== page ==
Battle of Mobile Bay, 5 August 1864

One of the larger naval battles during the American Civil War, and the one that produced the most romantic image of the civil war at sea. By the summer of 1864 Mobile, Alabama, was one of the few Confederate ports still available for blockade runners. The port was well situated for defence at the top of Mobile Bay, thirty miles from the sea. The entrance to the bay was narrow, and defended by a pair of forts - Fort Gaines and Fort Morgan. The main channel was also mined (naval mines were known as 'torpedoes' during the civil war. Inside the bay was a small Confederate fleet, consisting of three side wheel gun boats and the ironclad ram C.S.S. Tennessee.

The Tennessee was the main hope of the defenders. She had been built at Selma, on the Alabama River, and sailed down to the bay at the end of May 1864, with the intention of catching the blockading fleet by surprise, but she had caught out by the tide and missed her chance. Now she was mooring inside the bay, waiting for the inevitable Union attack.

The blockading fleet was commanded by Admiral David Farragut, the hero of New Orleans. When the Tennessee appeared, he had command of a small fleet of wooden ships, and no ironclads. If the Confederates had been able to launch their surprise attack the Union fleet would have been in a great deal of trouble.

Only at the end of July was Farragut reinforced. A division of soldiers commanded by General Gorgon Granger arrived and prepared to besiege Fort Gaines. At sea three ironclads arrived to reinforce the fleet, with a fourth not far behind. Farragut could now plan his attack. His plan was simple but risky. Just as at New Orleans, he intended to run his ships past the guns of Fort Morgan, hoping to avoid the mines in the channel. Once the fleet was in the bay it would fight and destroy the Confederate fleet, and thus close Mobile to the blockade runners.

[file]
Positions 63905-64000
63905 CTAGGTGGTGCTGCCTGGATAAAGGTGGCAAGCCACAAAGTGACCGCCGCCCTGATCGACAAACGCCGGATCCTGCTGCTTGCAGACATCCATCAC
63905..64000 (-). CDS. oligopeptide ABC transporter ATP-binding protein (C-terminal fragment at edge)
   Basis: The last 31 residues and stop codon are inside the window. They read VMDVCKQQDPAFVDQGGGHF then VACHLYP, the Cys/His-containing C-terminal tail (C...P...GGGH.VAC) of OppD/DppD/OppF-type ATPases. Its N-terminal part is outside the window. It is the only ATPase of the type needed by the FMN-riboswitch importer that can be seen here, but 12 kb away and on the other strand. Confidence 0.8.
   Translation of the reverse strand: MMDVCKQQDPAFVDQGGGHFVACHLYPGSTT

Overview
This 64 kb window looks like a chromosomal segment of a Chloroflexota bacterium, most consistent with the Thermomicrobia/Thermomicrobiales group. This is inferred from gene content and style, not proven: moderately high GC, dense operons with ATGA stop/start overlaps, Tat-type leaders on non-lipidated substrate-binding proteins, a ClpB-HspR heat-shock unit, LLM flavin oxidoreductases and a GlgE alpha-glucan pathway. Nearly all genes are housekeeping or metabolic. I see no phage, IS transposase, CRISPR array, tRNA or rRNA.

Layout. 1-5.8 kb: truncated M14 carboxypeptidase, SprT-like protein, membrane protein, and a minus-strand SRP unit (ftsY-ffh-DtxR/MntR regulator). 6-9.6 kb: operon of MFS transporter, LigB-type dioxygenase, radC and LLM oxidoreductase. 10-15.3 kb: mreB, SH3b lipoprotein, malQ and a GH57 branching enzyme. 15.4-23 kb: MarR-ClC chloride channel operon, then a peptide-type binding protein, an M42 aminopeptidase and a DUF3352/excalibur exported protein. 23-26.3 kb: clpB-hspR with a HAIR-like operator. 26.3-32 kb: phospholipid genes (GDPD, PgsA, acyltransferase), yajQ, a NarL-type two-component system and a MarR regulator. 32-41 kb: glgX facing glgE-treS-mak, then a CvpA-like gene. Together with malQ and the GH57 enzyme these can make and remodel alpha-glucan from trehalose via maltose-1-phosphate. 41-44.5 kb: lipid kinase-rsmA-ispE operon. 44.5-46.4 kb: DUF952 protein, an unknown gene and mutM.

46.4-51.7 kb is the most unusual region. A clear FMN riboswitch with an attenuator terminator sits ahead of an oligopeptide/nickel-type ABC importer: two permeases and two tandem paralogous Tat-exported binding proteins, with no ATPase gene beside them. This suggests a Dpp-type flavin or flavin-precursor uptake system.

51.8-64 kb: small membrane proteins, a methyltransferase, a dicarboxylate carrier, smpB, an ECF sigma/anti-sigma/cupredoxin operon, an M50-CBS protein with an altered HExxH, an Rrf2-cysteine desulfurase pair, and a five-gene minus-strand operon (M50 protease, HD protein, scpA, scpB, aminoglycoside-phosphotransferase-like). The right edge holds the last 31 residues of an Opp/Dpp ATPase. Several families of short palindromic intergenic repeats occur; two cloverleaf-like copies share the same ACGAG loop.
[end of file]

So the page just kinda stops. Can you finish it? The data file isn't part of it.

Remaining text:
The most dangerous part of this plan was the first part. The plan was for the four ironclads to take the lead, sailing clossest to the forts, with the wooden ships just behind and a little further out. Farragut's flagship, the Hartford, was second in the line of wooden ships.

Early in the morning of 5 August the plan was put into action. It very quickly began to go wrong. The wooden ships were faster than the ironclads, and began to catch up with them. Just as the fleet was coming into effective range of Fort Morgan's guns, the lead wooden ship (the Brooklyn) stopped! Her captain was worried about taking the lead and being faced by the Tennessee without support. Just after this, the lead ironclad, the Tecumseh, hit a mine and almost immediately sank, with the loss of 93 men. For a terrible few minutes the fleet was static, in front of the guns of Fort Morgan, and with the Confederate fleet firing on them from the bay.

It is at this moment that Farragut entered into naval legend. In order to see over the smoke caused by all the gunfire, the elderly admiral had climbed close to the top of the main mast. There he had been roped to the mast to prevent his being thrown off the mast. From his position high in the rigging, he proceeded to command the fleet until it was safely inside Mobile Bay. He now took a much bigger risk. With the fleet static, and the Brooklyn refusing to move, Farragut ordered his ship to sail past the Brooklyn and take the lead. Legend has it that as the two ships pass, Farragut was warned of the danger of mines ahead, and responded 'damn the torpedoes, full speed ahead', although sadly he probably never said this.